KHN Morning Briefing

Summaries of health policy coverage from major news organizations

full issue

Once Every 45 Minutes Poison Control Fields A Call About A Child Being Exposed To Opioids

Pediatric exposure to opioids increased by 86 percent from 2000 to 2009 but decreased overall for all ages under 20 from 2009 until 2015. Most of the exposures — 60 percent — were among children age 5 or younger.

The Washington Post: Poison Control Centers Receive 32 Calls A Day About Children Exposed To Opioids
The phone rings once approximately every 45 minutes — that is how often poison control centers in the United States receive calls about children being exposed to prescription opioids, according to a study published Monday. Over a span of 16 years, from January 2000 until December 2015, about 188,000 calls were placed to poison control centers regarding pediatric and teenage exposure to opioids, the study published in the journal Pediatrics found. Sixty percent of the children exposed to opioids were younger than 5, while teenagers accounted for 30 percent. (Naqvi, 3/20)

Columbus Dispatch: Kids Getting Hands On Adults’ Pain Pills, Study Finds
The numbers, Casavant said, show that the opioid epidemic "that has been ravaging our adults and our teens has worked its way down to young people as well." Most of the exposures — 60 percent — were among children age 5 or younger. The second-highest percentage — 30 percent — was among those 13 to 19 years old. Findings show that most of the exposures among the youngest children were unintentional and probably occurred when the youngsters found pills that were inappropriately stored, whether in sight or within reach in a purse. (Viviano, 3/20)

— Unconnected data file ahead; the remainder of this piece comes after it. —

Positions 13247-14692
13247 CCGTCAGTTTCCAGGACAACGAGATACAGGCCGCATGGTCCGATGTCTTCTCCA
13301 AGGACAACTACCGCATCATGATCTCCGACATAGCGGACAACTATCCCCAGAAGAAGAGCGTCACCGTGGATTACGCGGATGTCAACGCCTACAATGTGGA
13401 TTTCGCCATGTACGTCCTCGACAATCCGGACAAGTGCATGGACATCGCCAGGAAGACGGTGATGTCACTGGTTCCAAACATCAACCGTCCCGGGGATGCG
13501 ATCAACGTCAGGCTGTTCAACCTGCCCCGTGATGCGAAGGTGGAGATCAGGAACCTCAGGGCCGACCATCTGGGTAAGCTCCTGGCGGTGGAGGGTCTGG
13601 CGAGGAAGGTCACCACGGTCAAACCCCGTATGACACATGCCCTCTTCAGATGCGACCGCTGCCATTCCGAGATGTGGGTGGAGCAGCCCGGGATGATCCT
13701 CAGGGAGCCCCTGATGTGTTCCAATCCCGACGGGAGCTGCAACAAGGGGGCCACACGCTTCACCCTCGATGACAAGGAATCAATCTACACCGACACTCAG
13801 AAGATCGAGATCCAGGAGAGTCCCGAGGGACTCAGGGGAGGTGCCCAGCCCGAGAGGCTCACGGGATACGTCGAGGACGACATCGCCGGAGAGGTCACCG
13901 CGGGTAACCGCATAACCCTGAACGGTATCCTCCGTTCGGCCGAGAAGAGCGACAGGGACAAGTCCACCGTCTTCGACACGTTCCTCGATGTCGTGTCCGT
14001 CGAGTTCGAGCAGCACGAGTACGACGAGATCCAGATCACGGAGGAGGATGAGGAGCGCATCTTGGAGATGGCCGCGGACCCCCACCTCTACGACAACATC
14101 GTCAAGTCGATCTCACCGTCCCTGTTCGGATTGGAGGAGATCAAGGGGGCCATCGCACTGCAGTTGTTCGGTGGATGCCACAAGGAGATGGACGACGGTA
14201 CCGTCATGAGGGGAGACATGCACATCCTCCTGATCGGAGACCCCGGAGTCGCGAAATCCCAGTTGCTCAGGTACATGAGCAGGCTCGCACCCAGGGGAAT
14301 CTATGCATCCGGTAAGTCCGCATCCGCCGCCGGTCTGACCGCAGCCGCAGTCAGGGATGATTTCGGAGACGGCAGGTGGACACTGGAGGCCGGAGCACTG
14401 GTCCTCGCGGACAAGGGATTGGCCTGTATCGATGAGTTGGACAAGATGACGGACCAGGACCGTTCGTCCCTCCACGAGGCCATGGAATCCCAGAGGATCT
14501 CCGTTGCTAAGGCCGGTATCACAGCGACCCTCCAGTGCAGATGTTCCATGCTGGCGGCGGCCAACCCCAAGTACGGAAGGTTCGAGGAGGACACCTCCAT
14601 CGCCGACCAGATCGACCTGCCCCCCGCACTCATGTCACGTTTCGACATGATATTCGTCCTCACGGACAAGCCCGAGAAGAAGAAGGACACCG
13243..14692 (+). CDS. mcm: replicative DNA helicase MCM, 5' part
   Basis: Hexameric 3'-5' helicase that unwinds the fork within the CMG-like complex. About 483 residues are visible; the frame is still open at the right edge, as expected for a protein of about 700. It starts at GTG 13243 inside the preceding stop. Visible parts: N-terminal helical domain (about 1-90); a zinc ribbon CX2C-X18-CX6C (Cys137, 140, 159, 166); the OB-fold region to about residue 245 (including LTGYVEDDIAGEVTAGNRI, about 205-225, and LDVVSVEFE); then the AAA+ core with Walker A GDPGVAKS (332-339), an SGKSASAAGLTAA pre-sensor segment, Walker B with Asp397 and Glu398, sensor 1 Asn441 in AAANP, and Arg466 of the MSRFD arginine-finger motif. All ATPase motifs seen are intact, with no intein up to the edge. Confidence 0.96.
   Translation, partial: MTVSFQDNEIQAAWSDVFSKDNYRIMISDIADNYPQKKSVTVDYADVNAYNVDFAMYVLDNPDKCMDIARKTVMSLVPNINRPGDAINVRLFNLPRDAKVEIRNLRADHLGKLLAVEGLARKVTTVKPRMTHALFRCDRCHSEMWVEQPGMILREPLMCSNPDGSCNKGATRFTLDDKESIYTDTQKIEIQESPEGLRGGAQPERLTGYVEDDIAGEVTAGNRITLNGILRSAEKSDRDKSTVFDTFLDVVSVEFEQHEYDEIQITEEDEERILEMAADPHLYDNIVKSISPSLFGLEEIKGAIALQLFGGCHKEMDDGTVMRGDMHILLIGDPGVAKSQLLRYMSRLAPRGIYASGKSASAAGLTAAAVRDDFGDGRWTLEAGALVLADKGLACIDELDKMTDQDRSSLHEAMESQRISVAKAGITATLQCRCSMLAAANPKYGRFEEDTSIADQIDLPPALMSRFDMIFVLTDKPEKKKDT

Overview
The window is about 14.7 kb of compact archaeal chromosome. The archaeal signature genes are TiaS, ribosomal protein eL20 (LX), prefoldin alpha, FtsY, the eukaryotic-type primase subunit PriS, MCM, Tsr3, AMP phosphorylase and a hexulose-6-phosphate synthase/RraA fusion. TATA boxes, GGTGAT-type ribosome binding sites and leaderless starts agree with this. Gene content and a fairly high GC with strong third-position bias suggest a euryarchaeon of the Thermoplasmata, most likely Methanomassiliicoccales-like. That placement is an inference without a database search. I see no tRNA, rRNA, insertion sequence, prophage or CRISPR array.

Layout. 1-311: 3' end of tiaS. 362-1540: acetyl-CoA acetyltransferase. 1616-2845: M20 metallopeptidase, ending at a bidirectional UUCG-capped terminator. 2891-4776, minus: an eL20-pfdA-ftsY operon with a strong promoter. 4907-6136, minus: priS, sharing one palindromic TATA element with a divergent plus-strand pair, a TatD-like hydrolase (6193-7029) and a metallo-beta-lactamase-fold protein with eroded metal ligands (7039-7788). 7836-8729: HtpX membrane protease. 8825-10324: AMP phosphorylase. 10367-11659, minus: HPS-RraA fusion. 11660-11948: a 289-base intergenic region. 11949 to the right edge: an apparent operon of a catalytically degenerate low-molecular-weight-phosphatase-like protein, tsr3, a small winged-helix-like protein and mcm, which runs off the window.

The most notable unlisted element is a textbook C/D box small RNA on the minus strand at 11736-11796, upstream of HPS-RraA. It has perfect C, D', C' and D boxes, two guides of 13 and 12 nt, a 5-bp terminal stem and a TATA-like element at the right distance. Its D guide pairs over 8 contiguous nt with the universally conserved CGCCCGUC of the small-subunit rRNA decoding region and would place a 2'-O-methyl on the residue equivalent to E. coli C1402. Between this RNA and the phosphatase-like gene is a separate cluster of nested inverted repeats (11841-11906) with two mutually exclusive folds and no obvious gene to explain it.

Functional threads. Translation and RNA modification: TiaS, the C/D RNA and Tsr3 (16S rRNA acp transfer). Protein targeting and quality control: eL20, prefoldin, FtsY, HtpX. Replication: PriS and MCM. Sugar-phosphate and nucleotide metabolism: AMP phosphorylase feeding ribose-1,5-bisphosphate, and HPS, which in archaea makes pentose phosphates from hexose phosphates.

In other news on the crisis —

The Associated Press: No Opioids, Please: Clearing The Way To Refuse Prescriptions
The ease of relapsing into opioid addiction has led a growing number of states to help residents make it clear to medical professionals they do not want to be prescribed the powerful painkillers. Connecticut and Alaska are two of the latest considering legislation this year that would create a “non-opioid directive” patients can put in their medical files, formally notifying health care professionals they do not want to be prescribed or administered opioid medications. (Haigh, 3/19)

The Washington Post: First Opioid Prescriptions Influence The Likelihood Of Chronic Drug Use
The first prescription that patients get for opioid painkillers has a large influence on their risk of long-term use, according to a new report published Friday. Prescribing fewer opioids to be taken over a period shorter than three days in the initial prescription decreases the likelihood of chronic use, researchers wrote in the Morbidity and Mortality Weekly Report, published by the Centers for Disease Control and Prevention. (Naqvi, 3/17)

The Washington Post: As Opioid Crisis Intensifies, One Md. School System Looks At A ‘Recovery’ School
Kevin Burnes thinks his school saved his life. He arrived there at 14 years old, just out of rehab, and says it was exactly what he needed: a place where kids with drug and alcohol problems could stay on a path of recovery as they worked toward high school graduation. “I have no question that it changed the course of everything I was doing,” said Burnes, now a music teacher and musician. (St. George, 3/19)

This is part of the KHN Morning Briefing, a summary of health policy coverage from major news organizations. Sign up for an email subscription.